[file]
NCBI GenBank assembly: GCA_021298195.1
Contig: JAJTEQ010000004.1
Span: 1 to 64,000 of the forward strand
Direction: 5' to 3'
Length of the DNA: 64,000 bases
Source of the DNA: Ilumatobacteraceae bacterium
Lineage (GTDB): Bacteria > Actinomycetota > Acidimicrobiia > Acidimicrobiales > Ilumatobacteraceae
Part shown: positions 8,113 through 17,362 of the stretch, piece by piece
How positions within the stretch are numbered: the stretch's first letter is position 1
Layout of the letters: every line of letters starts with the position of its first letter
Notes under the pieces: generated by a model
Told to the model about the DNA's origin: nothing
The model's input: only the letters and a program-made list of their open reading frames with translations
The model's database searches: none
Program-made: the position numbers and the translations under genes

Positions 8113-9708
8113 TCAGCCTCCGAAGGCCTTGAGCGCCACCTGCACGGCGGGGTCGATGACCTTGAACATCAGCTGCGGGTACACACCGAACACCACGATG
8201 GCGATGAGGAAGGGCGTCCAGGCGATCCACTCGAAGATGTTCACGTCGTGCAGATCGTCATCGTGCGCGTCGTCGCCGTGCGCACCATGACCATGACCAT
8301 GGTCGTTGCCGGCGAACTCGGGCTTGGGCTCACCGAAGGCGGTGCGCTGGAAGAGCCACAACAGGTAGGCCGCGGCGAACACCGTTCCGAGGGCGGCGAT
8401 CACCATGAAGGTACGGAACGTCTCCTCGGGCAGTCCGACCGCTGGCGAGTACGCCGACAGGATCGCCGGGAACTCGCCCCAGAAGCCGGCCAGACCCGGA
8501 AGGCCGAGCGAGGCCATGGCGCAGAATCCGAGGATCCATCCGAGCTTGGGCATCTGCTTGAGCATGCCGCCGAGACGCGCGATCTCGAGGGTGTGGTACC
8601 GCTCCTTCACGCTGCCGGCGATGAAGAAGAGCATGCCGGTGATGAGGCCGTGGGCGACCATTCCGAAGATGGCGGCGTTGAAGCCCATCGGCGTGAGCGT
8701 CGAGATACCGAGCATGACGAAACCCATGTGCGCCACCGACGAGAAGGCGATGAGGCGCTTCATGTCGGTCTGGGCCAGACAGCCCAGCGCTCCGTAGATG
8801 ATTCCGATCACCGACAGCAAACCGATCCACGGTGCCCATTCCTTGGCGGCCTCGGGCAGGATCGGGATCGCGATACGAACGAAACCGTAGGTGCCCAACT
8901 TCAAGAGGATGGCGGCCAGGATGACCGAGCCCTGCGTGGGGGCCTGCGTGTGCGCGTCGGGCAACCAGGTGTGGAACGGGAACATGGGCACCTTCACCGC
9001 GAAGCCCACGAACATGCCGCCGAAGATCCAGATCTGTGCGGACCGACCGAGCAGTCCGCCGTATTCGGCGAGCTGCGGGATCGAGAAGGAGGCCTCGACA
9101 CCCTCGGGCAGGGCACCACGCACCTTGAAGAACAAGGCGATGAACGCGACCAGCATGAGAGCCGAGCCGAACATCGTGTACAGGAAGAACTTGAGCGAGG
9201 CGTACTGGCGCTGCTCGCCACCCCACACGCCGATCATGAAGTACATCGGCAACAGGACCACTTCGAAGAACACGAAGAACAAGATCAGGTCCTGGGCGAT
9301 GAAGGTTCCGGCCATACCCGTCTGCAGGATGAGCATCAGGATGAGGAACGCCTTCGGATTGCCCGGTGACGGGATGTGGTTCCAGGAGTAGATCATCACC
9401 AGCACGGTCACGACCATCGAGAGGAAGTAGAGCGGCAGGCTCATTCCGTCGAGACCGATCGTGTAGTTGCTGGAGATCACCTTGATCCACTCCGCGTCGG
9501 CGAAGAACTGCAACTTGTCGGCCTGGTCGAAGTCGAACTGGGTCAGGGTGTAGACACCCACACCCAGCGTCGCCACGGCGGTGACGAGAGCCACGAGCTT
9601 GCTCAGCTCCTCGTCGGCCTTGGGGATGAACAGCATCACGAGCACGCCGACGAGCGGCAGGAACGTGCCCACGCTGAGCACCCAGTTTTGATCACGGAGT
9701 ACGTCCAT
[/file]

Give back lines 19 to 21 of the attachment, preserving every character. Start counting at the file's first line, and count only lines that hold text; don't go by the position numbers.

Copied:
8301 GGTCGTTGCCGGCGAACTCGGGCTTGGGCTCACCGAAGGCGGTGCGCTGGAAGAGCCACAACAGGTAGGCCGCGGCGAACACCGTTCCGAGGGCGGCGAT
8401 CACCATGAAGGTACGGAACGTCTCCTCGGGCAGTCCGACCGCTGGCGAGTACGCCGACAGGATCGCCGGGAACTCGCCCCAGAAGCCGGCCAGACCCGGA
8501 AGGCCGAGCGAGGCCATGGCGCAGAATCCGAGGATCCATCCGAGCTTGGGCATCTGCTTGAGCATGCCGCCGAGACGCGCGATCTCGAGGGTGTGGTACC